K. Veeraswami, J.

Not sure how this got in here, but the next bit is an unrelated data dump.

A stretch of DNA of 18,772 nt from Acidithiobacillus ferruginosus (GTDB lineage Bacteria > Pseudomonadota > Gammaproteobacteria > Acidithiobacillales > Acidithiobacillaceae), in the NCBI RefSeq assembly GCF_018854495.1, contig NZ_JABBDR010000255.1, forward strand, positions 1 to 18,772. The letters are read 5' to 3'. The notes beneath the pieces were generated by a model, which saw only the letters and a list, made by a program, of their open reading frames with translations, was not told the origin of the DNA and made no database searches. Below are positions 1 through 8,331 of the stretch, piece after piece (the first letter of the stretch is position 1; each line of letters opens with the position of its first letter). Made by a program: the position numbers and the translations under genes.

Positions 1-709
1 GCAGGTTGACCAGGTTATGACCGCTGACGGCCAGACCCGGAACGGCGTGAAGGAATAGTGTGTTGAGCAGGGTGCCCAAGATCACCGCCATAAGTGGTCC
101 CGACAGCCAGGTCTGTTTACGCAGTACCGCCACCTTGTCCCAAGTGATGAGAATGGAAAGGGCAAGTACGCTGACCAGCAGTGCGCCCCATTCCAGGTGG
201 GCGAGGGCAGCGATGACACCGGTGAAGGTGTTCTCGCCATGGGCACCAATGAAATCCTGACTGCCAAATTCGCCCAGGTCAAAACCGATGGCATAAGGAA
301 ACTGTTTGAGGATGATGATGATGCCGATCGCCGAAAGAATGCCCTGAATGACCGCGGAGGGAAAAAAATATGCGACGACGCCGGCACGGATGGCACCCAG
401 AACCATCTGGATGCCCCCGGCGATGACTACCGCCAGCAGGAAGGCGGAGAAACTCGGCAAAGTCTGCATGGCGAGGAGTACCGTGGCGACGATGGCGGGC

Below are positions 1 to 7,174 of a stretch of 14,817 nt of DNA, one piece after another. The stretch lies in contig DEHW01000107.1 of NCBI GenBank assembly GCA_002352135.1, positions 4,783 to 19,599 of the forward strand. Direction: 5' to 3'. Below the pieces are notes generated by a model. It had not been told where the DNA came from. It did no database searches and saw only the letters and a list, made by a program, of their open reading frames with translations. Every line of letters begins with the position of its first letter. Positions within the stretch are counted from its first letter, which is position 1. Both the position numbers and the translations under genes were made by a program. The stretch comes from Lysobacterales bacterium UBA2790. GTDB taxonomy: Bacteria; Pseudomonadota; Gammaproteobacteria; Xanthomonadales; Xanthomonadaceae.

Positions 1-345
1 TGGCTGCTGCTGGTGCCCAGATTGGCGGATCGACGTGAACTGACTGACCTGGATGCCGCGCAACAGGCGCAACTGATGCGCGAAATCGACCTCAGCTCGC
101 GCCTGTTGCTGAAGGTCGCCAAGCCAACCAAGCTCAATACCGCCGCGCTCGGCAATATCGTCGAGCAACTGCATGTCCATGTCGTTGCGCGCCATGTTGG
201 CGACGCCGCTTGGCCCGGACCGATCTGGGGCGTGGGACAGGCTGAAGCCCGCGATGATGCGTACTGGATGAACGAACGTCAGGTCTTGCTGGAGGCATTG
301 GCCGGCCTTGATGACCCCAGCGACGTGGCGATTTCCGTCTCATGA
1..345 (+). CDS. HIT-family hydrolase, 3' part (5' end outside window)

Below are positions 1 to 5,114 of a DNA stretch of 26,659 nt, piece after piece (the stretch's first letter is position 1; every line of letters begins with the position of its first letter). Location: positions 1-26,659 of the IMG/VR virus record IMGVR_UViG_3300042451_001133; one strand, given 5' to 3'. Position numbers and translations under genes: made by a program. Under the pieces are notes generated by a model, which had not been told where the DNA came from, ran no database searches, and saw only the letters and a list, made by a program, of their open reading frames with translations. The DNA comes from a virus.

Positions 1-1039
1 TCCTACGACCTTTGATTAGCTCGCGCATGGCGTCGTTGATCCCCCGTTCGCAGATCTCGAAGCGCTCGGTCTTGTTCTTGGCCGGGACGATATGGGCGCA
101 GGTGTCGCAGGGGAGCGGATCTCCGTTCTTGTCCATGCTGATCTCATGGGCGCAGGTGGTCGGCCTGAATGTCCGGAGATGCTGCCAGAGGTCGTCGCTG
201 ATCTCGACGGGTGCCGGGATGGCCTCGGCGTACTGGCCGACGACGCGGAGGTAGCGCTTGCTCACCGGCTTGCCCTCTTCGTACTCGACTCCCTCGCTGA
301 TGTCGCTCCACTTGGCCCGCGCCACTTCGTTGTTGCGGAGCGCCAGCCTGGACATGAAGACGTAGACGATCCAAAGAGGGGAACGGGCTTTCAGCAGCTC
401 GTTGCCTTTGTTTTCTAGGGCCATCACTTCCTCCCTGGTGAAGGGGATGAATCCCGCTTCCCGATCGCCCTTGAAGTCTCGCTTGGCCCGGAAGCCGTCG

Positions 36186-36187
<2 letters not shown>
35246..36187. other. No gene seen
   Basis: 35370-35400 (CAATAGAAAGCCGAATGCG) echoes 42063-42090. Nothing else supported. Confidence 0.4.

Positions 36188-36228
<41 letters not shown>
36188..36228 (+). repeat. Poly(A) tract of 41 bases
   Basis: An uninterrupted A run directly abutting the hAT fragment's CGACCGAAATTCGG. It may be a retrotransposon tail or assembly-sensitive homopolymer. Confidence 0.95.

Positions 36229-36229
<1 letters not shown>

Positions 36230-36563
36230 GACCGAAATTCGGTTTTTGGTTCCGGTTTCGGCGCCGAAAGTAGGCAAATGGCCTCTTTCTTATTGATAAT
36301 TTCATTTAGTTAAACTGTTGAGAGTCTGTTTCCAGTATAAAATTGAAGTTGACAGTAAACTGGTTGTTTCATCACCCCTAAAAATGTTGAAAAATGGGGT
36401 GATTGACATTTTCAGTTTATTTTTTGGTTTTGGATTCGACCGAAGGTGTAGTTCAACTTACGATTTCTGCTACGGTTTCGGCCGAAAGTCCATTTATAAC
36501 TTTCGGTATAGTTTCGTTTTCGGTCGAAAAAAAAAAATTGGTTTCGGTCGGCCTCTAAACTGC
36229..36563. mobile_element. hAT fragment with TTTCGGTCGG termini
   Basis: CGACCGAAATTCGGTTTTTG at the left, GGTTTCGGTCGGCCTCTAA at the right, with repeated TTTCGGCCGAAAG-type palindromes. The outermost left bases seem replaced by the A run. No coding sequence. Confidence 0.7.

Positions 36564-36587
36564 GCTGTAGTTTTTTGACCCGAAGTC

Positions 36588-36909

1. Defendants 1 and 2 are the petitioners, who seek to revise the order of the District Munsif of Coimbatore re-opening certain concluded proceedings, in order to give advantage to the respondent of the provisions of Madras Act XIII of 1960. The respondent instituted a suit for ejectment of the petitioners on the ground that they had violated a condition of the lease not to build on the land. The petitioners applied under Section 9 of the Madras City Tenants' Protection Act, as extended to Coimbatore District. This application was contested but it was eventually allowed, the trial Court determining the value of the land at Rs. 7,312-50. That Court passed a preliminary decree in the suit, giving time to the petitioners to deposit the amount and directing the respondent on such deposit to execute a sale deed in favour of the petitioners in respect of the land. There was an appeal by the respondent. The result of it was the Subordinate Judge considered that the value of the land should be fixed at Rs. 8,775 and that since the petitioners had a right claimed under Section 9, the suit should be remitted to the trial Court for making a proper order. The Subordinate Judge's view was that the preliminary decree ought to have been passed in the application under Section 9 and not in the suit itself. There was a further appeal by the respondent, which was dismissed by Anantanarayanan, J. (as he then was). This judgment is Naraindas v. Venkata-swami Naidu : (1960)2MLJ328 , and was dated 3rd May, 1960. A Letters Patent Appeal against that judgment was, however, allowed, the learned Judges holding that the petitioners had no right to get a conveyance of the land under Section 9, in view of the breach they had committed of a condition of the lease. They also directed that the order of the Subordinate Judge remitting the suit should be set aside. I may mention that neither the appeal before the single Judge nor the Letters Patent Appeal raised any question as to the propriety of the quantum of valuation arrived at by the Subordinate Judge. The matter was taken up on further appeal by the petitioners to the Supreme Court, which allowed the same, set aside the judgment in the Letters Patent Appeal and restored that of Anantanarayanan, J. Naraindas v. Venkataswami Naidu I.L.R. : (1963)1MLJ140 , is the decision in the Letters Patent Appeal and Venkataswami v. Parasram Naraindas : 1SCR110 , is that of the Supreme Court. Madras Act XIII of 1960 came into force on 27th July, 1960. This Act amended the principal Act in two respects, so far as the present petition is concerned; (i) discretion being left in the Court as to the extent to be conveyed under Section 9 and (ii) the mode of arriving at the value of the land. The trial Court, in the context of these facts and apparently moved by the respondent, re-opened the question of valuation and made an order to the effect that it would do so. This petition is to revise that order.